I’m not denying/ignoring the power of fiction here, which we all know, is undeniable. Certainly fiction can provide some of the most powerful reading experiences of our lives, but a good memoir is never a dry recounting of facts, a great memoir is literature, like fiction. A good memoir has a beginning, full of exposition and character development, a middle, often with climactic events, and an ending that ties up what came before, often with a satisfying resolution. If you think about Angela’s Ashes—that certainly is a piece of literature with all those qualities. We know that in fiction a writer has used memory, experience, and imagination, all the tools of creative writing. What we sometimes forget, is that memoirs are also shaped by these same literary devices.

There’s also a lot to be said for reading the right book at the right time. The teen years are a time when we need to read the right books–we need guidance from wherever we can get it! Memoirs and autobiographies, stories of real lives by the people who lived them—and survived to tell the tale—can help teens navigate a formative period when they need a bridge to the adult world. Many memoirs are coming of age stories that specifically deal with those years where teens are trying on identities and trying to understand what seems like the secret language of the adult world.

There’s often raw emotion and vulnerability in memoirs, like the music teens listen to and the poetry they write. There’s also the fascination of reading about how the world looks through someone else’s eyes, from inside someone else’s skin.

Cartwheels in a Sari: A Memoir of Growing Up Cult by Jayanti Tamm

Jayanti Tamm starts her wonderful memoir with the story about how her parents, total strangers to each other, were married by Guru Sri Chinmoy after a meditation session, agreeing to dedicate their lives to his cult. Tamm, the child of their supposedly celibate Cartwheelsunion, was hailed as the Chosen One, with a coveted relationship with the charismatic Guru. She grew up wearing saris, spending her nights at meditation sessions, competing for Guru’s attention and signs of his approval. Guru controlled the lives of his followers, distorted family relationships, chased after fame for himself, and eagerly sought celebrity converts. As a teenager, Tamm saw the hypocrisy in Guru’s world and desperately tried to separate herself from the cult. With the hard-won insights of a survivor, Tamm tells how she endured the ostracism of friends and family and the anguish of losing the only safe haven she had ever known. This is an unusual and very absorbing coming-of-age memoir.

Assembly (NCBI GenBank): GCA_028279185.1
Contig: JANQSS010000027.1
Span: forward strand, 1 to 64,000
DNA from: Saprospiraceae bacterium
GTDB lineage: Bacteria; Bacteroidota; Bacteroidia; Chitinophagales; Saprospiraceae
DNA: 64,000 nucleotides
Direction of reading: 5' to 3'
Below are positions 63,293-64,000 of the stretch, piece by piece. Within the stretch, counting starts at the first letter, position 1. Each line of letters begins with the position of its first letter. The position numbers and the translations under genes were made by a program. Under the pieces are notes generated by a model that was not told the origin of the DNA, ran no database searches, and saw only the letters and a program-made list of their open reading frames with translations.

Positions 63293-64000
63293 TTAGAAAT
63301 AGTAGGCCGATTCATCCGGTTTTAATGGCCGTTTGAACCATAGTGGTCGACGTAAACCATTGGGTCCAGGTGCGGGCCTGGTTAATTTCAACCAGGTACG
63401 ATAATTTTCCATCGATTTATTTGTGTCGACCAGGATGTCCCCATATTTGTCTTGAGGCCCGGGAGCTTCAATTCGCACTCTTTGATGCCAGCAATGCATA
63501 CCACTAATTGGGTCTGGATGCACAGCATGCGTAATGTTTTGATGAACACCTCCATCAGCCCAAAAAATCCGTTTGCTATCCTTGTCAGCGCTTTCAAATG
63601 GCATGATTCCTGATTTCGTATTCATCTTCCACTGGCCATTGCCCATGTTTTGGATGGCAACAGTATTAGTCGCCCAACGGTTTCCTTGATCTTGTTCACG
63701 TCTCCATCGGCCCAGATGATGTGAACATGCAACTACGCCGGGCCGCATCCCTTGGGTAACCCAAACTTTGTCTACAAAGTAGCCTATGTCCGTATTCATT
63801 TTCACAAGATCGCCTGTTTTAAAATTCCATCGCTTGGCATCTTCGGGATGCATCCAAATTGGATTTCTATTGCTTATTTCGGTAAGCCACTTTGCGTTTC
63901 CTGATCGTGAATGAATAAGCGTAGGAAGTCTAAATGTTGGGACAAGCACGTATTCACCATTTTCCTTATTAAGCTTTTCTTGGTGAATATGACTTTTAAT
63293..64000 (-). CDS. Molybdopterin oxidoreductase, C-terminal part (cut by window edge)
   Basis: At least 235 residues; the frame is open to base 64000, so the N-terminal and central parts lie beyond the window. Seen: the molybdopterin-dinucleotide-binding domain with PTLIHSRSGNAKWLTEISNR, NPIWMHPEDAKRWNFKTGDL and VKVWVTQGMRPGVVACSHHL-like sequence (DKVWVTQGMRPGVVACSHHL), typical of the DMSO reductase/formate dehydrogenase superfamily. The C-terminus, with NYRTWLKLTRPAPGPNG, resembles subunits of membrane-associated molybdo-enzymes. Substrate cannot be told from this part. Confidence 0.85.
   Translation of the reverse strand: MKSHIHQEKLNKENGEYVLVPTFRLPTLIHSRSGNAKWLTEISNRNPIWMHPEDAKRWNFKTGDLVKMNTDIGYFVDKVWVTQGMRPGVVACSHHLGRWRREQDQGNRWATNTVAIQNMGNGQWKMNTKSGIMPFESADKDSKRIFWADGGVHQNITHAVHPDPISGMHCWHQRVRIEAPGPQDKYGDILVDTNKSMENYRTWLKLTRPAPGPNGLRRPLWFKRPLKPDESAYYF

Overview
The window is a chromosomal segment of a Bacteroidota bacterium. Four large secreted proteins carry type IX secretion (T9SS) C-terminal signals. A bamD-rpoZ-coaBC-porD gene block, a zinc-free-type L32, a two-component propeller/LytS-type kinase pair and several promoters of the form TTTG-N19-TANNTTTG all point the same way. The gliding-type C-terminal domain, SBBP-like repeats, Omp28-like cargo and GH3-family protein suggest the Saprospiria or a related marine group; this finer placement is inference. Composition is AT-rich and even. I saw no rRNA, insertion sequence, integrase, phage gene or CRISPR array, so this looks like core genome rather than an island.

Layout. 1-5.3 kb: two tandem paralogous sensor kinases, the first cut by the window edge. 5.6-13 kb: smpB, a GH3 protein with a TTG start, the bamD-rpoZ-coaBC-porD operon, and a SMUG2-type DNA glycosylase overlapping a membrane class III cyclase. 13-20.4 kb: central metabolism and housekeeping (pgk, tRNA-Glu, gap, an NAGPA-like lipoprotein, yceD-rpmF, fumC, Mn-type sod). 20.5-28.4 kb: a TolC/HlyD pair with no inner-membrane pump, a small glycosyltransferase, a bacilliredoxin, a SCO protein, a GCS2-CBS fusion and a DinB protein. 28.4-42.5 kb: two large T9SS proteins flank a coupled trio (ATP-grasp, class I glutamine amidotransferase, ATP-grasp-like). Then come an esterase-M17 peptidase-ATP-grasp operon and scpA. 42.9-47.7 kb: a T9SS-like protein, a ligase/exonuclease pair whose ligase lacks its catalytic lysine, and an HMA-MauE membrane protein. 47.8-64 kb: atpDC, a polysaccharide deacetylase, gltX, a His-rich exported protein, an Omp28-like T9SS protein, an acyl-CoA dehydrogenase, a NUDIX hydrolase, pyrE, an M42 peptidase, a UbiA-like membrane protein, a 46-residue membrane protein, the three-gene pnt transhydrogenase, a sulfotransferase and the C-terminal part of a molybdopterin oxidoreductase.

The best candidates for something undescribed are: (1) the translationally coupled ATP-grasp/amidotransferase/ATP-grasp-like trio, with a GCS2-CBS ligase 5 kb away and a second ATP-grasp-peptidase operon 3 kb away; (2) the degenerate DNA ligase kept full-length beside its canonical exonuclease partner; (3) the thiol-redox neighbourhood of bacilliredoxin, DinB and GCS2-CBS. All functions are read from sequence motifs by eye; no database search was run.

I heard Jayanti speak about Cartwheels in a Sari, read the book, and was delighted when she agreed to an interview. You can find out more about Jayanti and her memoir at

Roz: What made you decide to write a memoir at this point in your life? Was it a difficult decision?

Jayanti: When I was banished from the cult in 1995, all of my energies were focused on trying to create a life in the ‘outside’ world. Attending college, forming relationships, and discovering the realms that had been forbidden to me, took all of my energies. I was also too angry and confused to be able to clearly analyze everything that I had gone through. In fact it wasn’t until after my parents were banished from the cult in 2002, that, for the first time, we were able to speak openly about our experiences. Prior to that, as ‘good disciples,’ we had always kept our concerns and feelings about the cult to ourselves. Therefore once my parents left, I felt as though it was safe to explore my past. I began therapy, which was extremely helpful. During that period, I realized that if I was ever going to be able to fully understand and process all that had happened to me, I needed to examine my past. As writing was always something that I had enjoyed—I’ve been keeping diaries since I was five—it seemed that writing my story would be a way to better understand my own life, and to possibly be able to help other people by sharing my story.

Roz: You recall some very personal memories in your book. Would it have been easier for you to fictionalize the names and places and write it as a novel?